Monday, July 07, 2014

The Criminology of Baseball

Something I always highlight in teaching criminal justice courses is the fact that our criminal justice system (cjs), best summed up by Bill Bragg, is "not a court of justice but a court of law."The point being not so much that our cjs is a place where the pigs don't ever give anyone a break, but instead the less politically-loaded truth that courts are not a place where all involved seek the truth of a situation so that justice may be most effectively delivered, but is actually a place where two parties fight within the narrow confines of our myriad laws to get the best result as they define it (e.g. longer sentence for prosecution, shorter for defense). The grand point being, as I often explain to my students, having the truth on one's side in a criminal case is nice, but it's far from the most important factor in deciding criminal cases. If given the choice between being empirically innocent and having a really good lawyer, chose the lawyer every single time.

Sports are a great venue for demonstrating this principle, as the rules systems of most major sports are clearly modeled upon (and generally follow the logic of) our criminal justice system. But unlike our criminal justice system, we typically have video of the incident in question, often from a multitude of angles. As such, we typically know what actually happened (unlike in criminal cases in the real world). And yet, much like in our actual cjs, what actually happened is less important than how the rules set up to govern the process say the claim must be resolved.

Take this play from last week's As/Blue Jays game. The link has both a description of the play, and more importantly, video of it, so I highly recommend you go look at that. For those too lazy, here's a quick summation (for those who don't follow sports, skip this paragraph): the situation was the As had the bases loaded when their batter hit the ball to the first baseman. The Blue Jays first baseman fields the ball and attempts to tag the runner moving to second. The ump signals that he has missed the tag, so he throws home for the force out. Importantly, the catcher doesn't bother tagging the runner coming home, because it's a force play, so no tag is necessary. He clearly had plenty of time to make a tag, as the runner was still several feet away, but again, it wasn't necessary since in the video you can clearly see the catcher watching the first base ump signal the tag was not made.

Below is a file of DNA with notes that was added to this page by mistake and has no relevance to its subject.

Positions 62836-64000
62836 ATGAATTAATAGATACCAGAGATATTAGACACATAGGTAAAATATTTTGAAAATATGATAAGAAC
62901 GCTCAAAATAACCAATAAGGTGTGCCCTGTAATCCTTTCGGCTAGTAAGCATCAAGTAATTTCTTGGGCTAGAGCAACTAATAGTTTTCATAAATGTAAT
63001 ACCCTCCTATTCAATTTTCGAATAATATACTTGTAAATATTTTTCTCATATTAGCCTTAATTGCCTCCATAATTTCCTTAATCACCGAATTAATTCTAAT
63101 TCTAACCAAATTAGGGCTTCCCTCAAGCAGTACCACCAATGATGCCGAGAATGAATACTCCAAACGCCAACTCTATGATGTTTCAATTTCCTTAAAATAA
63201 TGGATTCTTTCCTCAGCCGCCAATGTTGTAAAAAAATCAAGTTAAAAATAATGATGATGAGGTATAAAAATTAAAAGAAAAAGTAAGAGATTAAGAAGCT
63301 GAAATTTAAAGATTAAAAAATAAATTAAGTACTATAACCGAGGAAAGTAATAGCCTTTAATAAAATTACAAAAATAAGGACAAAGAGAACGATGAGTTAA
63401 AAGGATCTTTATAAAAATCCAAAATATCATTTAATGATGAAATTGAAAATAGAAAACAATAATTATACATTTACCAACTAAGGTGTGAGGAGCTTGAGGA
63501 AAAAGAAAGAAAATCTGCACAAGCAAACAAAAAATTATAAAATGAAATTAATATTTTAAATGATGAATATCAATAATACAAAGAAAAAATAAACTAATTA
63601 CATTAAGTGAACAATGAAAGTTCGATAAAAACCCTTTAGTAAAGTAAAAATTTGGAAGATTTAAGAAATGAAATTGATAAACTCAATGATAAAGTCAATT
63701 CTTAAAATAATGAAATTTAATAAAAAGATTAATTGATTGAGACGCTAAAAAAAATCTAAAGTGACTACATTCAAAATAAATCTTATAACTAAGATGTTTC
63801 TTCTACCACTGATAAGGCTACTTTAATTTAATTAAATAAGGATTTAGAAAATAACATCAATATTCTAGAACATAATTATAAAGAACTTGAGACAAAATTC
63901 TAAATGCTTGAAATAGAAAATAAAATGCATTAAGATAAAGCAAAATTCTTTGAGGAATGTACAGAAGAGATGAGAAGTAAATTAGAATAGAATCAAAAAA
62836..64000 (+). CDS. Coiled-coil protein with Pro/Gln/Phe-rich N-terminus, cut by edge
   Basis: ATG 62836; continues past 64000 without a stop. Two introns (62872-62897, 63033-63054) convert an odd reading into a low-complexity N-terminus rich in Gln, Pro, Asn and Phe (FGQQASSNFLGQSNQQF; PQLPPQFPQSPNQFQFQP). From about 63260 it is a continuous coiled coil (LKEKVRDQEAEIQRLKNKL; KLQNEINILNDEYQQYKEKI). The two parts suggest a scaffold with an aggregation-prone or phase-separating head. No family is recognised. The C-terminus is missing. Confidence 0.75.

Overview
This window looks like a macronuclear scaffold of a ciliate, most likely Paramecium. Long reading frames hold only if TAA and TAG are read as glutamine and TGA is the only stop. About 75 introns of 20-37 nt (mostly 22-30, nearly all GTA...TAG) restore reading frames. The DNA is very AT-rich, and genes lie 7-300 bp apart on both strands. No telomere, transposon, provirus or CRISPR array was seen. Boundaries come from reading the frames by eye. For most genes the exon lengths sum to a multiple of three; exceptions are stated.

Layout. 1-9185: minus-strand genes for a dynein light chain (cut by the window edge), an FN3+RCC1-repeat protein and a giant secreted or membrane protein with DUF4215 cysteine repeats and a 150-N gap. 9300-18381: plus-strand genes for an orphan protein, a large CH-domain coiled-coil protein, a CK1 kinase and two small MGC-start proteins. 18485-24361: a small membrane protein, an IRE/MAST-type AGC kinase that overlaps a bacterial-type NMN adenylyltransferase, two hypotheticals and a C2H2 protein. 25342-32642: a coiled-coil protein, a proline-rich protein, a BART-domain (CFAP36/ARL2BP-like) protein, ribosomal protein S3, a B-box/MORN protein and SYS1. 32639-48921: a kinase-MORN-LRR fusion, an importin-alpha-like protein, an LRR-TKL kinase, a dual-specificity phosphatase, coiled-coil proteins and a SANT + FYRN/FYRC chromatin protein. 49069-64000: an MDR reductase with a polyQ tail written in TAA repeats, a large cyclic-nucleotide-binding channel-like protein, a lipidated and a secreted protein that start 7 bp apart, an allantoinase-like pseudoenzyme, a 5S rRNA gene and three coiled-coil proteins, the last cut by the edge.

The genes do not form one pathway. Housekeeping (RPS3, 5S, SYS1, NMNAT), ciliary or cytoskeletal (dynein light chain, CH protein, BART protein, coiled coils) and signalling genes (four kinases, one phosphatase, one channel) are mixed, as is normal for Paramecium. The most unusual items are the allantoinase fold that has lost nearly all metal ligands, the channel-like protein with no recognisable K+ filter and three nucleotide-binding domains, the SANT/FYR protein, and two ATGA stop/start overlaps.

The As manager then appealed the call at first base, and video replay shows the tag was indeed made. This means the play at home was no longer a force out and the runner should have been tagged, meaning he is now safe at home and has scored a run. The fact that had the first base ump made the correct call in real time would have left the catcher with more than enough time to make the tag is meaningless according to the rules.

This play is a great example of how our courts and greater cjs work entirely -- what actually happened is less important than how well one is able to argue in the confines of the rules. Logic, even that which all parties agree with (no one alive would dispute the catcher would have easily made the tag had he known he was supposed to) doesn't matter at all. Because the rules, for better or worse, leave no room for simply making a logical judgement call. So even though everyone knows the play would have ended with the runner at home being tagged out had the runner going from first to second been ruled out on the field, this is inadmissible evidence under the current rules.

None of this is to say our current structure of criminal justice rules (or sports rules for that matter) is necessarily good or bad, just to make the empirical observation that what happens in our criminal justice system is not about what actually happened, it's all about what is able to be argued by experts (well, hopefully experts) within these byzantine systems of rules. The only difference is that in sports we can go to the video record and draw our own conclusions of what happened, while in the criminal justice system we typically just have to hope things turned out for the best...

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